I’ve posted about specific improvements I want to make to my Web apps before, but I have some overall goals for my whole body of pikadudeno1.com works that I’d like to write down now and get down throughout 2018.
Every app should be mobile-friendly, so that users can enjoy them no matter how they browse. (Depending on which idea for my new game I work on, it may require the controller fidelity of a keyboard or gamepad, so for now it is exempt.)
Every app should be a Progressive Web App, working even without an Internet connection. (This doesn’t make sense for Cookie Hunt, so it is exempt.)
My apps will have FAIRIES, and fairies will be a part of my signature style. Because fairies are cute and lovable and endearing❤️ (Non-game apps other than Logo Creator will be exempt.)
Here’s all the above in table form, because I’m nerdy like that. Items marked with ◐ are planned for completion by the end of June.
These days, user interfaces will often need to accommodate not just precise pointing devices like mice, but also touchscreens, which means larger, less compact target areas. It’s another constraint on design, but something interesting I learned recently is that interfaces designed to better for touchscreens can also be aesthetically better as well.
This is the UI I made for accessing a given DeviantArt user’s profile, gallery, or faves in Deviant Love 2.x:
It was designed to take the minimum amount of vertical space needed to look good, and it certainly fits that goal. But since a goal of Deviant Love 3.0 is to support touchscreen users, I wrote 3.0 Alpha 1 so that mouse users continued to get the same compact look, while touchscreen users got this (with additional UI for Deviant Love’s subaccounts feature):
And I found I liked the UI I had created for touchscreens quite a lot. It needs better vertical rhythm and possibly other tweaks, but overall it strikes me as prettier and friendlier, to the point where I want Deviant Love looking like this regardless of the input device. For Deviant Love 3.0 Alpha 2, I’m going to change it to work as such, and see how well it’s received.
I’d really like to do more web development than I’ve been doing; influencing society for the better through pleasant user experiences and lovable browser games is a major dream of mine. But so much of it felt like a huge slog, and that was pushing me away. I recently made some changes to address the pain points.
10 years ago today was the release of Hatsune Miku. I find it incredibly heartwarming seeing so many celebratory tweets getting retweeted on her English Twitter that are full of pure love and adoration for this girl. She’s lent her voice to so many songs and stories, and brought together a creative community like few characters have. I hope to one day create a character of my own who can inspire love & beauty like Miku can.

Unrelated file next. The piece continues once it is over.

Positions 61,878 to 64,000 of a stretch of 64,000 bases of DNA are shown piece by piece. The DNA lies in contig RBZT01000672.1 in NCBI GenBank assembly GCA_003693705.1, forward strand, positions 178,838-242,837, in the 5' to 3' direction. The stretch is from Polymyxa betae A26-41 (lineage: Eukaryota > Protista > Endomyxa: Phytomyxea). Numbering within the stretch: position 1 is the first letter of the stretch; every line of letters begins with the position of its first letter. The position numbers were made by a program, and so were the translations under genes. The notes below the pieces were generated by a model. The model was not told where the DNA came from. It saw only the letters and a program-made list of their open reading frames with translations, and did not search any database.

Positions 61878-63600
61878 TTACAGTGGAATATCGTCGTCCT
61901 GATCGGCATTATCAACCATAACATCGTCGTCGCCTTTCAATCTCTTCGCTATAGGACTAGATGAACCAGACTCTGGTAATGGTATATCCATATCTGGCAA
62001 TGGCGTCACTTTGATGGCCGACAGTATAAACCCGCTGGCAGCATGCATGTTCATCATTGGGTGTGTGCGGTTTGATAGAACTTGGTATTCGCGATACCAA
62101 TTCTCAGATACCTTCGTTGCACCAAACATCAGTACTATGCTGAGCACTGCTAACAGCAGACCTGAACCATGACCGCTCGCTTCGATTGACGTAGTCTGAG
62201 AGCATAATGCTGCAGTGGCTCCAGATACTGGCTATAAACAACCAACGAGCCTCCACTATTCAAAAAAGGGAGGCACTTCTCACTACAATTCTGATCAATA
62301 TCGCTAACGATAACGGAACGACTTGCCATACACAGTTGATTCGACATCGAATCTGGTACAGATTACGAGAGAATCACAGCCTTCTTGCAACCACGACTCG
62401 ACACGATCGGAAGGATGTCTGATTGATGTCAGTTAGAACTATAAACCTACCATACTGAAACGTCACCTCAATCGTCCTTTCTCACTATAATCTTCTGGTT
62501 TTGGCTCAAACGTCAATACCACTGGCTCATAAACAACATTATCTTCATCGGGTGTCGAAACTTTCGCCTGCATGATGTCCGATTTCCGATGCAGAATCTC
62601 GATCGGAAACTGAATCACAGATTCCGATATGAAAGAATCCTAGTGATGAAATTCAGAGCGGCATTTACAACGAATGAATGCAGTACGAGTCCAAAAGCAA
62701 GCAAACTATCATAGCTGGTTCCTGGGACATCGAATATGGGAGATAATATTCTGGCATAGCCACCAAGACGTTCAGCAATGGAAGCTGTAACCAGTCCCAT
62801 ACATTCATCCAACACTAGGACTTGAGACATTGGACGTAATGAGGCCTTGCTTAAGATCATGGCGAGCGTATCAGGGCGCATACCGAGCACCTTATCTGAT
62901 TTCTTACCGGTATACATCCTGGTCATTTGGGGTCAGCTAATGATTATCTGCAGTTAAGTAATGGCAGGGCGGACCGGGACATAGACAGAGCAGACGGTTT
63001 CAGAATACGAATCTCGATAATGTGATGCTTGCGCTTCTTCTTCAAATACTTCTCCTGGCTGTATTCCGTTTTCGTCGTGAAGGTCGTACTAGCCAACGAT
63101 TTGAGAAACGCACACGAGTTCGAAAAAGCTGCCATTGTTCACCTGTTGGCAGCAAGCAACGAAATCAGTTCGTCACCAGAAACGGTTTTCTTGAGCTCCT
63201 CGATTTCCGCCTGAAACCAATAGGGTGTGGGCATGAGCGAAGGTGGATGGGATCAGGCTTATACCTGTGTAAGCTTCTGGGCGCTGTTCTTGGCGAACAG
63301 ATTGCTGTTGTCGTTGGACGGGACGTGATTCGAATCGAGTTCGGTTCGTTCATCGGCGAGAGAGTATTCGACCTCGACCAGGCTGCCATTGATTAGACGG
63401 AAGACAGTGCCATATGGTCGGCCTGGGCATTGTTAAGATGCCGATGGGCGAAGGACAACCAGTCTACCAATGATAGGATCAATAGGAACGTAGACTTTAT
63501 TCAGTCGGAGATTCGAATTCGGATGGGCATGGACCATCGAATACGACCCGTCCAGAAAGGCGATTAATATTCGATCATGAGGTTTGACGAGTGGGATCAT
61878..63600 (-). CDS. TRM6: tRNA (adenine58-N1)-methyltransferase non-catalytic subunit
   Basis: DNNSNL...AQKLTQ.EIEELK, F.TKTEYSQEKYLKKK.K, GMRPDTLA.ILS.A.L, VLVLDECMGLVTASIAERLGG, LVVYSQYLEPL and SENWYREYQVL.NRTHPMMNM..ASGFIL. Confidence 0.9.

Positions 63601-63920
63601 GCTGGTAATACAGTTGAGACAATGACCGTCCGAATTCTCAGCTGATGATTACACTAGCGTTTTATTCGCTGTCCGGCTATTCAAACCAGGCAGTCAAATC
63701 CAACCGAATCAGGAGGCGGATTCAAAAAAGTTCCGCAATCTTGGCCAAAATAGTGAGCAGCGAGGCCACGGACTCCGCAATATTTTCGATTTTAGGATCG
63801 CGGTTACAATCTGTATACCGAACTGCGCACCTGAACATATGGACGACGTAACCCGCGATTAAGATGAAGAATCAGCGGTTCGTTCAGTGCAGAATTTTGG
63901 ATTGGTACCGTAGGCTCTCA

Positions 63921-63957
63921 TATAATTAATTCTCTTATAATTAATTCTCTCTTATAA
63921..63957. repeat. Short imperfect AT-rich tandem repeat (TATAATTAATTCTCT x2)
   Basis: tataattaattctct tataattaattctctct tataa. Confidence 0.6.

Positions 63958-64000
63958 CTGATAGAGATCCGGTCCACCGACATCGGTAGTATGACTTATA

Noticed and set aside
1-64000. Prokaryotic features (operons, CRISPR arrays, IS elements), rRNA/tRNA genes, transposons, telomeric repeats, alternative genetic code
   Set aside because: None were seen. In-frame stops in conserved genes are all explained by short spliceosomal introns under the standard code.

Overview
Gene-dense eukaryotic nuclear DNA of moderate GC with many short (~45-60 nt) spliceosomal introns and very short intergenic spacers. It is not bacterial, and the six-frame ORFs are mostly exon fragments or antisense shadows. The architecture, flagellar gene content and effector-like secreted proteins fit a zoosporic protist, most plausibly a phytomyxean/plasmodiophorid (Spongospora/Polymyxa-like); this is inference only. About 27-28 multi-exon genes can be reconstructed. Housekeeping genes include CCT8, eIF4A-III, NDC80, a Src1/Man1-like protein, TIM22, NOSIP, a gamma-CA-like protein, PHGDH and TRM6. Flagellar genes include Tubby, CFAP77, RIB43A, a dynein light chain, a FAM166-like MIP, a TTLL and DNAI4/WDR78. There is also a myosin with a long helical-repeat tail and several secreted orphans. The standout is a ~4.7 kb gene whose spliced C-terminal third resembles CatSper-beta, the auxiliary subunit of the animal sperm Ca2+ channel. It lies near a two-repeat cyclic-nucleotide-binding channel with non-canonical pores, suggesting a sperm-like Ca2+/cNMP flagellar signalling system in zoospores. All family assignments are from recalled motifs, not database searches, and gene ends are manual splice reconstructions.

This time, I’d like to show you some outfits I’ve put together in Hatsune Miku: Project Mirai DX! It’s a bit more limited compared to other dress-up systems I’ve played with – you choose 1 head and 1 outfit (with outfits from other same-gender characters allowed), with some pieces allowing you to freely change 1 color. On the plus side, it’s all in Nendoroid style, which means it’s all very cute. 😀
With the release of Zapster Solitaire last week (and the bugfix release today), a game I first dreamt up somewhere around age 10 is finally available for the public to enjoy. While it had potential that I think is now being realized, it’s a relic from when I was much less experienced in game design, so it took some tweaking to get there. Modern-me did a lot of playtesting and made some adjustments:
The first thing I did was remove cards of rank 10. This nerfed queens a bit and makes it easier to make matches, and also ensured I could fit the draw pile, current draw, trash, and the maximum number of cells into a 4×3 grid.
Next came increasing the number of starting cells from 5 to 6. This made the early game less frustrating.
Extensive playtesting in Quick mode made me feel overpowered having 3 zaps. 1 zap felt too weak, so I adjusted it to 2.
After the above change, further playtesting in Marathon mode made me realize that kid-me had a point when it came to 2-deck play, so I implemented allowing the starting zaps to vary between modes, and brought Marathon back up to 3 zaps.
While I’m largely proud of what the game evolved into, the combination of the first 2 changes above resulted in a new flaw: If you fill all your cells without getting any matches at the start of the game, intuition tells you the next card has a 50% chance of matching. In fact, due to each of your cards having 1 less match in the deck, it’s only 43% in Quick and 47% in Marathon. I’ve been thinking of how I might eliminate that tempting false coin flip – perhaps I’ll increase the starting cells to 7, or remove Aces. I’ll have to do more playtesting and see what works…
A feature I have planned for version 2.0 will let you try out your own adjustments to the game and share them across the Internet, as I have. I look forward to seeing how players change the game further.
Work continues on the latest Near-term Website Roadmap items, though obviously behind schedule. Lately I’ve been thinking about what behind-the-scenes changes I should do to make things go more smoothly for my webdev work and the people who come to see the results. I think it’s worth writing down some things of that nature, even though it’s mostly interesting only to fellow webdev nerds.
I like it when a game allows you to dress up your avatar, allowing you to mix-and-match various features of your character’s outfit to find cute/beautiful styles. I’d like to show off some of the outfits I put together for my girl in Pokémon X.